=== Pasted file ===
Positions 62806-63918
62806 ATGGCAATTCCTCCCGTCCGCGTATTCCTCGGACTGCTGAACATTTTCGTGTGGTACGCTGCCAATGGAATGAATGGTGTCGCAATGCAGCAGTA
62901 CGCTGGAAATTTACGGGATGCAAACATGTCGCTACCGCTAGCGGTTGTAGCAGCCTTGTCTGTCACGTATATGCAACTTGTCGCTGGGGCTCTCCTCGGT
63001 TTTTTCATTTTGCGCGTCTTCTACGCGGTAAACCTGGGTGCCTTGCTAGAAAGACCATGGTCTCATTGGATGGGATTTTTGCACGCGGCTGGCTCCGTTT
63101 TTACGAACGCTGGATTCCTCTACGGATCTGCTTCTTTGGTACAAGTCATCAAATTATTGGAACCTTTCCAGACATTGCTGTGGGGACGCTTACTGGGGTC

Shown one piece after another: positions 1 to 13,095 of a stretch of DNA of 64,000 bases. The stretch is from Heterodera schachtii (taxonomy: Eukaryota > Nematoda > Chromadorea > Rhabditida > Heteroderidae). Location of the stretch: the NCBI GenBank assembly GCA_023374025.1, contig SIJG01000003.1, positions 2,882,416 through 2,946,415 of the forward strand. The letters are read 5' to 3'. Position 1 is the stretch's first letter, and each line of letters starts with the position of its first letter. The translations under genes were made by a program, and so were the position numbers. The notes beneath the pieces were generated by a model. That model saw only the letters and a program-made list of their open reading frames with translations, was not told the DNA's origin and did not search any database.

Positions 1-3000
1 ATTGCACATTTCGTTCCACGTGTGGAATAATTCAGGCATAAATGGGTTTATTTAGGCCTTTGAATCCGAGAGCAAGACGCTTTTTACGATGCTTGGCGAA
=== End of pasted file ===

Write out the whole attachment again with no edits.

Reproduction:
Positions 62806-63918
62806 ATGGCAATTCCTCCCGTCCGCGTATTCCTCGGACTGCTGAACATTTTCGTGTGGTACGCTGCCAATGGAATGAATGGTGTCGCAATGCAGCAGTA
62901 CGCTGGAAATTTACGGGATGCAAACATGTCGCTACCGCTAGCGGTTGTAGCAGCCTTGTCTGTCACGTATATGCAACTTGTCGCTGGGGCTCTCCTCGGT
63001 TTTTTCATTTTGCGCGTCTTCTACGCGGTAAACCTGGGTGCCTTGCTAGAAAGACCATGGTCTCATTGGATGGGATTTTTGCACGCGGCTGGCTCCGTTT
63101 TTACGAACGCTGGATTCCTCTACGGATCTGCTTCTTTGGTACAAGTCATCAAATTATTGGAACCTTTCCAGACATTGCTGTGGGGACGCTTACTGGGGTC

Shown one piece after another: positions 1 to 13,095 of a stretch of DNA of 64,000 bases. The stretch is from Heterodera schachtii (taxonomy: Eukaryota > Nematoda > Chromadorea > Rhabditida > Heteroderidae). Location of the stretch: the NCBI GenBank assembly GCA_023374025.1, contig SIJG01000003.1, positions 2,882,416 through 2,946,415 of the forward strand. The letters are read 5' to 3'. Position 1 is the stretch's first letter, and each line of letters starts with the position of its first letter. The translations under genes were made by a program, and so were the position numbers. The notes beneath the pieces were generated by a model. That model saw only the letters and a program-made list of their open reading frames with translations, was not told the DNA's origin and did not search any database.

Positions 1-3000
1 ATTGCACATTTCGTTCCACGTGTGGAATAATTCAGGCATAAATGGGTTTATTTAGGCCTTTGAATCCGAGAGCAAGACGCTTTTTACGATGCTTGGCGAA